Wednesday, March 14, 2012

Get Out of Debt! - Step 1: Know the landscape

Today, I want to help you get started on your journey of freedom from debt.  It is not going to be easy but the rewards of being debt free is well worth it.  Being debt free relieves us of unwanted financial stress and gives us the freedom to truly live life - to pursue our passions and dreams, and plan our future with clarity.  

Lets be honest.  What is holding us back from pursuing our dreams?  At the end of the day, it is the state of our finances.  If we knew that we had enough money to support the necessities of life (and our creature comforts), wouldn't we take the risk to start that business or take that trip around the world?

Its time to get started on building a better tomorrow!

Debt can be quite overwhelming and we often don't know how to get out from under it's grip.  Which debt can we pay off first?  Which debt do we pay off first?  What do we do with all these credit card debts?  Will we ever have enough money to pay off all debts?  What if we have an emergency and don't have enough money saved up? 

To help you get a better picture of your finances, you need a firm picture of your financial landscape - in other words, determine how deep a well you're in.  If you're ready to commit to being debt free, then follow these guidelines.

[Note: To help you, I've created a Google Docs spreadsheet you can access here.  Please save it to your Google account or download it before entering data.]

Step 1: Make a list of all assets

Include in this list everything you own that is of value and that can be sold (if necessary) to raise capital.  

Items in this list would be broken down into these categories - cash (ex. money in the bank),  investments (ex. stocks, bonds, mutual funds), and property (ex. houses, cars, jewelery).  For each asset, enter it's name (description) and current value.

Step 2: Make a list of all liabilities

Include in this list all debt that are not monthly recurring expenses (don't include expenses that you incur on a monthly basis - like your monthly utility bill).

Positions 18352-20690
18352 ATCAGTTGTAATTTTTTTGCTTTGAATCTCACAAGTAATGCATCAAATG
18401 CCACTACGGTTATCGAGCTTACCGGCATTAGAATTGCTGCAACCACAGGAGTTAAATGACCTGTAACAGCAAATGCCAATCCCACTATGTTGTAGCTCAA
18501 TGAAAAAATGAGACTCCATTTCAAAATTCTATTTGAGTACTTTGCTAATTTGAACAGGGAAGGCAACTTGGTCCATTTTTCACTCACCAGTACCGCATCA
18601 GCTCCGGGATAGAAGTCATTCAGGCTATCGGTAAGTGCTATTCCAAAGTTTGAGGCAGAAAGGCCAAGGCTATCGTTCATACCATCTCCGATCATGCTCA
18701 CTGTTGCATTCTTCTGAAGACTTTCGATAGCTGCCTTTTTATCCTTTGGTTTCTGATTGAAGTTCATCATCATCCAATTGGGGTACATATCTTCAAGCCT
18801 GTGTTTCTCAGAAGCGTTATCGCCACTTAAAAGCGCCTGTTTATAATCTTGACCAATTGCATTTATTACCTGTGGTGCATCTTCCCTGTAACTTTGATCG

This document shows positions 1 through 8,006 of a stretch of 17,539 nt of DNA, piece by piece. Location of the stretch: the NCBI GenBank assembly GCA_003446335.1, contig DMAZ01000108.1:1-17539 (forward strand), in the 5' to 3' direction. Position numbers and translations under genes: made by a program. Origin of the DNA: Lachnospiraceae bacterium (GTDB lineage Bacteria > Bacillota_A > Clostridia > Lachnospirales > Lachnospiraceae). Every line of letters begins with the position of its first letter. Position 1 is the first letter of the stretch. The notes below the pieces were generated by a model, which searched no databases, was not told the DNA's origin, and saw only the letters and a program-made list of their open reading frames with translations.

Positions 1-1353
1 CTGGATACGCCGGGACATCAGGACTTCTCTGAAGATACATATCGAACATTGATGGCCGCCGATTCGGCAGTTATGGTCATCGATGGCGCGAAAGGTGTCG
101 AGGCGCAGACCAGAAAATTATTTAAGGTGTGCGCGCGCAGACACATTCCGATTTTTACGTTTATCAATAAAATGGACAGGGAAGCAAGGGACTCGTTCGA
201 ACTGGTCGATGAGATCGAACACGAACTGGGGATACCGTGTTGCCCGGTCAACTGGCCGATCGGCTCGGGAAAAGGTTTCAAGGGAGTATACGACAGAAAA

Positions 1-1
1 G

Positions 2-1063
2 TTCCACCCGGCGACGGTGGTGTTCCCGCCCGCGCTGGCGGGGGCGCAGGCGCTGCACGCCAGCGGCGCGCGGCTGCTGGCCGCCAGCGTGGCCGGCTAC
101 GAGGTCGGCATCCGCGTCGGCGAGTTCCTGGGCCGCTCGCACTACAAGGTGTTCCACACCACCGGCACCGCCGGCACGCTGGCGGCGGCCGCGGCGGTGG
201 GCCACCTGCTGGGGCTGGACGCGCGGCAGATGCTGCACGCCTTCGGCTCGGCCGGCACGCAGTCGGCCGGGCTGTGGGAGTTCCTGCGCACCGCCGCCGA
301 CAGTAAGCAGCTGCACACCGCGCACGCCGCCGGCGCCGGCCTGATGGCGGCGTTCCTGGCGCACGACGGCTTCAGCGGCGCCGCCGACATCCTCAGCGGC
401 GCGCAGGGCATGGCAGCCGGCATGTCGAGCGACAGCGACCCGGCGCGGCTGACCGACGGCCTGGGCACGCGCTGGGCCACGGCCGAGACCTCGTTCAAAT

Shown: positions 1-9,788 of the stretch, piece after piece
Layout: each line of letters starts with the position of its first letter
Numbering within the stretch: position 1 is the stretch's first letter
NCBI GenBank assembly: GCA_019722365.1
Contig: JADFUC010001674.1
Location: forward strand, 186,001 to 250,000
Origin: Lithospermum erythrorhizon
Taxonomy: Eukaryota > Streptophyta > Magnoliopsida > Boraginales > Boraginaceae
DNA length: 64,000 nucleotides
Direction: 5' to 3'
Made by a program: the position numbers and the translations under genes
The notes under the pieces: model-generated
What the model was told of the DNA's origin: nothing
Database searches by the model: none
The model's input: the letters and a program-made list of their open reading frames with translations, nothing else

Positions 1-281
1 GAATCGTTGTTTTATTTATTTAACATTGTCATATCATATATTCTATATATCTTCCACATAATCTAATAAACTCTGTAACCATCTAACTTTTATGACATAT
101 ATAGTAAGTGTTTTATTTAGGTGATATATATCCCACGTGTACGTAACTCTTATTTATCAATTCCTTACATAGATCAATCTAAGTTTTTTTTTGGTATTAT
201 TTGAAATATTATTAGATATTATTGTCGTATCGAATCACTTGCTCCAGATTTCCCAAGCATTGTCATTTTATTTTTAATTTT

Items in this list would be broken down into these categories - mortgage, loans (ex. student loans, car loans, wedding loans, payday loans), credit card balances, legal & medical bills, and miscellaneous.  

For each liability, enter it's name (description), amount due, due date, minimum monthly payment (if applicable), and interest rate.

Step 3: Make a list of all revenue sources

Include in this list all monies that you receive on a regular basis regardless of whether it's weekly, monthly, quarterly, etc.  When entering your paycheck, make sure you enter the take home pay (after all taxes, 401K contributions, insurance contributions etc. are taken out).  

For each item, enter it's name (description), amount, frequency (weekly, bi-weekly, etc.), and revenue type (is it a fixed amount each time or is it variable).

Step 4: Make a list of all recurring expenses

Include in this list all expenses you incur on a regular basis.  

Items in this list would be broken down into these categories - home (ex. monthly mortgage payment, rent, association fees), utilities (ex. electricity, gas, phone, Internet), auto (ex. insurance, tolls, gas), loans (ex. monthly student loan payment, monthly car loan payment), legal & medical bills monthly payments, food & dining (ex. grocery, fast food, restaurants), entertainment, shopping (ex. household products, clothing), personal care (ex. hair cut, mani/pedi) and miscellaneous.  

Its important that you enter your recurring expenses in as much detail as possible.  For example, under food & dining, break down your expenses into grocery, fast food, restaurant etc.  You need this level of detail to help you tackle how you can cut your expenses and pay down your debts.

For each recurring expense, enter it's name (description), average amount, frequency (if applicable), expense type (is it a fixed amount each time or is it variable).

Step 5: Take a step back and review your financial landscape

Its very important that we capture all assets, liabilities, revenue sources, and recurring expenses.  Once you're confident that you've captured everything, sum up your total revenue and your total recurring expenses.  Hopefully your revenue is greater than your expenses.

Step 6: Rank your recurring expenses

In order to pay down our debts (assuming that we don't have significant assets that could be liquidated), we either need additional revenue sources or we need to cut our expenses.  [Side Note: I should send this post to Congress and the White House]

At a later time, I will post on how to increase revenue but for now, lets focus on identifying expenses that we can cut.  Go through the list of items from Step 4 and next to each item, mark it as either a necessity (ex. mortgage, rent, legal/medical bills), a good to have, or a luxury.  

I know that it can be hard to break your expenses down into these three buckets but its vital that you do.  Also, make sure that those things in the necessity bucket are truly those things that you must have or you must pay.

I hope this exercise was not too painful for you and that you will join me for the rest of the journey to financial freedom.

Stay tuned for my next post titled...

Get Out of Debt! - Step 2: Set Your Priorities
P.S. If you enjoyed this post, please leave a comment and help spread the word (post to fb, google+, twitter etc.)


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